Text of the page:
What Causes Brown Spots on Ceilings?

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Brown patches on the ceiling tend to be a warning sign of water damage. Usually, moisture has stained your ceiling, and it's a matter you'll need to get to the bottom of because it can worsen if it's ongoing. Whether it's leaking pipes, bad air circulation, or rambunctious kids in the tub, excessive moisture makes itself known through discoloration. Sometimes, the moisture causes mold, which is the stain. If the whole ceiling is brown, it may be years of cigarette smoke. Solutions depend on the cause.

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Most Common Cause: Moisture Damage

Brown spots on the ceiling, which are usually the same color as tea, are typically the result of water damage. Unfortunately, the stain itself doesn't tell you how long moisture has been occurring or how serious the damage is. For that, you'll need to know the cause. Maybe your teen was blasting Imagine Dragons way too loud when the tub overflowed. That's quite the difference in remediation from a long-suffering, slow-leaking pipe hiding behind ceiling tiles.

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If the moisture damage is from a storm or a leaking pipe, you'll need to get up behind the tiles or gypsum to investigate and fix whatever is going on. If it's a sudden or recent scenario, any affected wood and gypsum may dry out without any ill effect. The longer the moisture has been an issue, the more remediation may be needed in terms of replacing and patching any drywall, treating the wood, and so forth. Never leave potential leaks unresolved because the costs and consequences mount the longer it goes on.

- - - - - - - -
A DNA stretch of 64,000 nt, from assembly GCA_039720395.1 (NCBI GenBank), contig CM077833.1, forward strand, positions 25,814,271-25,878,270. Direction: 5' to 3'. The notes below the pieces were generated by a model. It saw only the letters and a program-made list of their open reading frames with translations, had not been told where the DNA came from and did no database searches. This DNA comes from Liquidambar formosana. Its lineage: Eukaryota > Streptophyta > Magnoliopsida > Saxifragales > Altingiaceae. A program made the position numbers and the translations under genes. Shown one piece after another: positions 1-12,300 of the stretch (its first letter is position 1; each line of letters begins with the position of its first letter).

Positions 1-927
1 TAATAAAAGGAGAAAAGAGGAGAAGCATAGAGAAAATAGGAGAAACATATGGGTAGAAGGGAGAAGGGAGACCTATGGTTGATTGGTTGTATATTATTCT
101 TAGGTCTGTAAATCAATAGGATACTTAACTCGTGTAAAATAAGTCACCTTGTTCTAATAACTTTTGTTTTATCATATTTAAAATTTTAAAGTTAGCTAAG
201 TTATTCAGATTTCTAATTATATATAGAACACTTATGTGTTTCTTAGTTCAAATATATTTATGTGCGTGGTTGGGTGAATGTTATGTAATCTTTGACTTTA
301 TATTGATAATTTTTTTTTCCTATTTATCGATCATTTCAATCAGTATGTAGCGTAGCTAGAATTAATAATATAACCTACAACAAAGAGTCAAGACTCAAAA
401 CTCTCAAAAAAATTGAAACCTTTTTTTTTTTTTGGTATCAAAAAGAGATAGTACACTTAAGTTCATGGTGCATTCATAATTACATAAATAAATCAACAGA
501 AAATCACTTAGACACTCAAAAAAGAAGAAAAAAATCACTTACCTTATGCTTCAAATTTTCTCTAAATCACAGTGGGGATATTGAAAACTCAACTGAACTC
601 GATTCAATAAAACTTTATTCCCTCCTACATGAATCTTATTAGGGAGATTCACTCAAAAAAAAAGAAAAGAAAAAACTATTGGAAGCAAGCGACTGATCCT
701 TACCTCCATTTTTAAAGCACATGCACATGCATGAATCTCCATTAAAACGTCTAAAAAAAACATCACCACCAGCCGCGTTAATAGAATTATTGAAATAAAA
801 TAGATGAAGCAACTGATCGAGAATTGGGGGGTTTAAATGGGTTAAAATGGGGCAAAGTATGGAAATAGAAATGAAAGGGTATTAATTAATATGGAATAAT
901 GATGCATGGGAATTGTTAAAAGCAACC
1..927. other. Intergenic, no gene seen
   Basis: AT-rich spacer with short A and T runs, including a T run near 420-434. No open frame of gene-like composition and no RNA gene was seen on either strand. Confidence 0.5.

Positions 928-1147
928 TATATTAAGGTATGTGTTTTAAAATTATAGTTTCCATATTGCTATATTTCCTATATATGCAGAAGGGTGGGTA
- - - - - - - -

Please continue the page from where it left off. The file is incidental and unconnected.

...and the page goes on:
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If your problem is someone's sink- or tub-filling memory lapse that sent a river of water cascading all over the floor and down through the ceiling to the floor below, then odds are good that things will dry up without too much difficulty. If there's a lot of moisture, there may need to be airflow beyond the drywall or ceiling tiles in order to dry out. You may need to punch a small hole through the drywall and give it a week or two to dry out. Then, patch and paint that area later. It doesn't need to get expensive, though.

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Other Culprits: Mold and Cigarette Smoke

Mold can be caused by poor ventilation in a room that frequently has moisture, from saunas and bathrooms to kitchens. If moisture stays trapped, it condenses. If it only happens infrequently, the condensation dries out between incidents, but if it happens every time you cook, shower, or do the dishes, then it slowly stops drying out, and a mold stain may grow. While mold can be treated, mold will recur until you resolve the ventilation issues. Usually, mold is spotty or streaky black or green, though, and not brown.

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A smoker's yellow ceiling shouldn't be a surprise to those who've caused the stain through their smoking, but maybe you've moved into a new home, and any previous smoking is a revelation to you. Moisture occurs in spots, but smoke will cause a yellowy-brown staining across the entire ceiling.

The good news is that you won't have any structural issues if it's merely a smoke-stained ceiling. The bad news is that it takes a lot of cleaning and scrubbing to get a smoke-stained ceiling clean, and you'll probably still want to paint it afterward. You will have to clean it first, though, so the paint won't discolor or peel. With good preparatory cleaning, any fresh paint will look fantastic.

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